Worksheets available for download here: Tell Me More & Tell Me More (customizable).
Lately my one-to-ones happened to be focused on question forms and the word order in questions. So what better way of practising these than a worksheet that prompts students to ask me questions starting from some true statements about myself in the attempt of finding out as many details as possible.
e.g. Me: “I have a niece.” Student: “How old is she?”/”What’s her name?”
I think the number of questions and follow-up questions this kind of activity can generate might very well be endless: ). So question away.
I’ve also uploaded a blank sheet (the customizable one) that you can use for your own statements. Alternatively, you can just write one word in each box and have students ask you for details.
If you have any other ideas on how this could be used, I’d be more than happy to read them.
Happy learning!: )
I stumbled upon this wonderful class activity complete with a free printable that can really liven up a lesson about facial expressions and emotions. I wish I had known about it during my IHCYL training course. It would have certainly made my teaching practice easier; ).
Here it is, courtesy of Dabbles & Babbles: http://dabblesandbabbles.com/blank-faces-drawing-page/.
I would use this in the productive stage of the lesson. Students could draw various faces and then show and describe them in pairs or groups also adding reasons for the feelings they’re describing:
“She is feeling happy because…”
“He is angry because…”
Or it could be turned into a guessing game. Guess the facial expression: ).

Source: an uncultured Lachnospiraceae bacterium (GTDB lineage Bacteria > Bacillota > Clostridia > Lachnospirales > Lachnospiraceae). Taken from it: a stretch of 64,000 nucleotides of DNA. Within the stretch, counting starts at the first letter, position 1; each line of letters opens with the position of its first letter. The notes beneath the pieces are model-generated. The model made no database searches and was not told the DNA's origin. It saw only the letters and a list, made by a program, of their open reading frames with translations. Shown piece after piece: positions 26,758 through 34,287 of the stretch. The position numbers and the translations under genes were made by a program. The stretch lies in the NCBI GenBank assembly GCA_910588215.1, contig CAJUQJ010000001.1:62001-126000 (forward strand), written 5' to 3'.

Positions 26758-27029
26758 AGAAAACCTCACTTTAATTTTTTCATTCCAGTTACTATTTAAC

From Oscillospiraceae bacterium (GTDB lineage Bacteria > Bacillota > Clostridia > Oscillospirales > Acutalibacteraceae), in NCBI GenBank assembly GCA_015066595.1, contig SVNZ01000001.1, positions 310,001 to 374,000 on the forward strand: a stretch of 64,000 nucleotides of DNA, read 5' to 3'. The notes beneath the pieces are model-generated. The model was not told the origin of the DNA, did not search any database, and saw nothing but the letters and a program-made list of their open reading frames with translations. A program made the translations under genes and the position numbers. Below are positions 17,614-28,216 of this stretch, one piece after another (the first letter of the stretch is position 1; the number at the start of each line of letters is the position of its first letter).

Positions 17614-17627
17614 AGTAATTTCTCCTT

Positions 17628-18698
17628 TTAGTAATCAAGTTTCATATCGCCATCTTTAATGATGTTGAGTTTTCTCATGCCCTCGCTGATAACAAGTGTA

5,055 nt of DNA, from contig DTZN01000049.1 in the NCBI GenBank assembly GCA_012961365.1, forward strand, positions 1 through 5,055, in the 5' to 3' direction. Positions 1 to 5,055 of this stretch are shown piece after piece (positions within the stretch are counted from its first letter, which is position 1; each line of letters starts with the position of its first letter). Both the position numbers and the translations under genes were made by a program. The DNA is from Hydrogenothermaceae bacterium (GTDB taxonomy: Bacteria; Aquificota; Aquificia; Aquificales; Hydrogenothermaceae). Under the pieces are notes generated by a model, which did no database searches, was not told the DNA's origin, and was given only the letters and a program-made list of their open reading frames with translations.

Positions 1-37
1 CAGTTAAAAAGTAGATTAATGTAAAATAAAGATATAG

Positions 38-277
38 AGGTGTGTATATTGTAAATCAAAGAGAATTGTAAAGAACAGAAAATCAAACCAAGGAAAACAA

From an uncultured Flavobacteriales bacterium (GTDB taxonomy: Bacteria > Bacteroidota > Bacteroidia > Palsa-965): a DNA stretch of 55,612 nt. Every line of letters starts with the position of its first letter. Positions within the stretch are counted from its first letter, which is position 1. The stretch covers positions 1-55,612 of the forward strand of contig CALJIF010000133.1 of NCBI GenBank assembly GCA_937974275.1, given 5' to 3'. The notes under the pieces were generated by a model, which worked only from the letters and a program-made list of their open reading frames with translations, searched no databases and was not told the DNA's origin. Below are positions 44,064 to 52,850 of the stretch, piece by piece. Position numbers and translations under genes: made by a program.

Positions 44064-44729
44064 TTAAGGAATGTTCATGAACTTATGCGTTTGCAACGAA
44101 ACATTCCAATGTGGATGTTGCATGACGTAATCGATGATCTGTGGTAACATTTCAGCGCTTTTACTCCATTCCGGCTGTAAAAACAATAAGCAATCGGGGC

What about you? How would you use this in class?
Download the free template from Dabbles & Babbles here: Blank Faces.
This is a speaking activity that you can use as freer practice in your one-to-one sessions or as pair work in the classroom if you want to revise or consolidate the use of ‘should’ for giving advice.
Each circle includes a number. Use dice to establish who’s going to read the situation or just choose a number between 1 and 15 and then read the corresponding situation. The other student in the pair will then offer some advice based on the situation. Students can also ask additional questions so they would find out more about the problem. This could develop really nicely into a longer conversation.
Download in .pdf format here: Should – Giving advice (color and black&white version available).
Here’s something that you can use to brainstorm or review the plural forms of nouns.
The students think of nouns in the plural and write them in the corresponding circle based on how that noun forms the plural. They can start working individually, then compare their findings in pairs. During the class check stage, the students will also discuss the rules that applies to each category.
Download color and black-and-white version here: Noun Plural.
Here’s a two-page handout that can help you practise or drill the irregular verbs. If you work with groups of students you can turn this into a competition to see who fills in the gaps the fastest. Or you can use the handout for one-to-one English sessions as a test or review.
Download here in pdf format: Irregular Verbs.